the heirs of the victims then consent to the plans of the heirs
of the perpetrators to extend the original fraud, whether by additional
fraud or else force, to new groups of victims, who whose ancestors
were not parties to the original fraudulent transaction.

I offer as
evidence the Spanish American War, World War I, World War II, Korea,
Vietnam, Panama, Desert Storm, Afghanistan, Iraq. Then there are
these: foreign aid, the State Department, and innumerable CIA coups.

Ninth, the
heirs of the original victims pay all of the costs of this extension
of the original fraud to a new generation of victims.

What are these
costs? Read the collection of essays compiled by John Denson, The
Costs of War: America’s Pyrrhic Victories
. If this is too
much, then at least read David Gordon’s review.

Tenth, the
new generation of victims is then persuaded to bear a growing percentage
of the costs of extending the fraud to still more victims.

The acronym
NATO comes to mind. More recently, the Bush Administration
assumed that Iraq’s oil revenues would pay for the reconstruction
of the war-devastated country. There were actually people who believed
this. John Kerry’s entire campaign position on the Iraq War was
grounded on the assumption that the Administration should have sought
allies, who would then have shared the costs. Desert Storm was his
model. He promised that, if elected, he would line up such cost-sharers.

Eleventh,
the bulk of the net return on the extension of the fraud continues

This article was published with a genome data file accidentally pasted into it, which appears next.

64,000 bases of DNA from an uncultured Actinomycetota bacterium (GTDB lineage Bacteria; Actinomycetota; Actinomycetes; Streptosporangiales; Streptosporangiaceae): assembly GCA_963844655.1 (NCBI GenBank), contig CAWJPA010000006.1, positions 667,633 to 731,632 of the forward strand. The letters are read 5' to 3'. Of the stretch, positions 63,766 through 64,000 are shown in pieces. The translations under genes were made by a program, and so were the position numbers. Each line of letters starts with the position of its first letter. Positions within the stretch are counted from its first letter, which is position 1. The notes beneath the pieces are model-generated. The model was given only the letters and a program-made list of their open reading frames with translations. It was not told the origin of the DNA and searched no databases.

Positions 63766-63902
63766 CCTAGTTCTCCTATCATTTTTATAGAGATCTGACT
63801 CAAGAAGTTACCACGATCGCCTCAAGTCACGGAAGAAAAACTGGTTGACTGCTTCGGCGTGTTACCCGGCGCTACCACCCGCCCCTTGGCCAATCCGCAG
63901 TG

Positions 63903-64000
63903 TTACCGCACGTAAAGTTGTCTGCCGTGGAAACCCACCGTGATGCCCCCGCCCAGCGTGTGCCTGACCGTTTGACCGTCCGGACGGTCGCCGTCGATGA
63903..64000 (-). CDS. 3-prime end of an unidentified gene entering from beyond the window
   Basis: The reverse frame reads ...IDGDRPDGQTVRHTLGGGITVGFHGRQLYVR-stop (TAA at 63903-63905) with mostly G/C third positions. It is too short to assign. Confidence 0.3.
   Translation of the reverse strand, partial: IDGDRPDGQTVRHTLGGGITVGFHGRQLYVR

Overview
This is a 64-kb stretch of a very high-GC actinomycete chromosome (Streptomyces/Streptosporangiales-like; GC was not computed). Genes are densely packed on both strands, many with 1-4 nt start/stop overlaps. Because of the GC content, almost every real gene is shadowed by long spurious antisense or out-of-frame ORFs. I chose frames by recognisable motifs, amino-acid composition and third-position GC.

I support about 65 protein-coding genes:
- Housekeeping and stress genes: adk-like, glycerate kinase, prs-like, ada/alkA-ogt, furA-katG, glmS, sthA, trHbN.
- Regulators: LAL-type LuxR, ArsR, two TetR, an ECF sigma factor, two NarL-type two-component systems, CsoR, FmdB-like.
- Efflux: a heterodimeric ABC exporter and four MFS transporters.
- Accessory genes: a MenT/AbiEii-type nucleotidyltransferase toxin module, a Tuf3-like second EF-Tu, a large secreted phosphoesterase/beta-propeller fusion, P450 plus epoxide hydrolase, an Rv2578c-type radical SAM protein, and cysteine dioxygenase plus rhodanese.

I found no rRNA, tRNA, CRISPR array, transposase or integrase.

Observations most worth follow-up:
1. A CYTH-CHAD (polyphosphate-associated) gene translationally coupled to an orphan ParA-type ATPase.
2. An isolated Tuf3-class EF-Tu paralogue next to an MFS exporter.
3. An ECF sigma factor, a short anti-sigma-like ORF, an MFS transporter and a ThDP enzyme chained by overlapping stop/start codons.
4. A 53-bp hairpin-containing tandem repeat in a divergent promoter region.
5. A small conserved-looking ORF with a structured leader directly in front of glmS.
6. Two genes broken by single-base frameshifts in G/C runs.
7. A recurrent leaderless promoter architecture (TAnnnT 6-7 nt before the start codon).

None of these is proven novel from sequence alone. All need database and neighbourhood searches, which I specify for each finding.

to flow to the heirs of the original perpetrators.

If you want
to read one book on this — well, three — read Philip Burch’s
three-volume work, Elites
in American History
(1981). The complete set is out of print,
and it was published by an obscure publishing company. You probably
have never heard of it. I bought two sets, just in case.

With respect
to the nature of the net return, consider the crucial slogan of
modern American politics. Although he went to his grave denying that he ever said it, the archetype of this policy prescription
is still attributed to Harry Hopkins, the senior advisor to Franklin
D. Roosevelt: “We will spend and spend, and tax and tax, and elect
and elect.” The constituents of whichever political party is incumbent
still accept this.

Twelfth,
the process must go on for more than a century; two centuries are
better.

This one has
gone on since 1788.

CONCLUSION

The
most accurate assessment of this incomparably successful fraud was
Patrick Henry’s. When asked why he did not attend the Constitutional
Convention, he replied: “I smelt a rat in Philadelphia.”

March
27, 2006

Gary
North [send him mail] is the
author of Mises
on Money
. Visit http://www.garynorth.com.
He is also the author of a free 17-volume series, An
Economic Commentary on the Bible
.

Gary
North Archives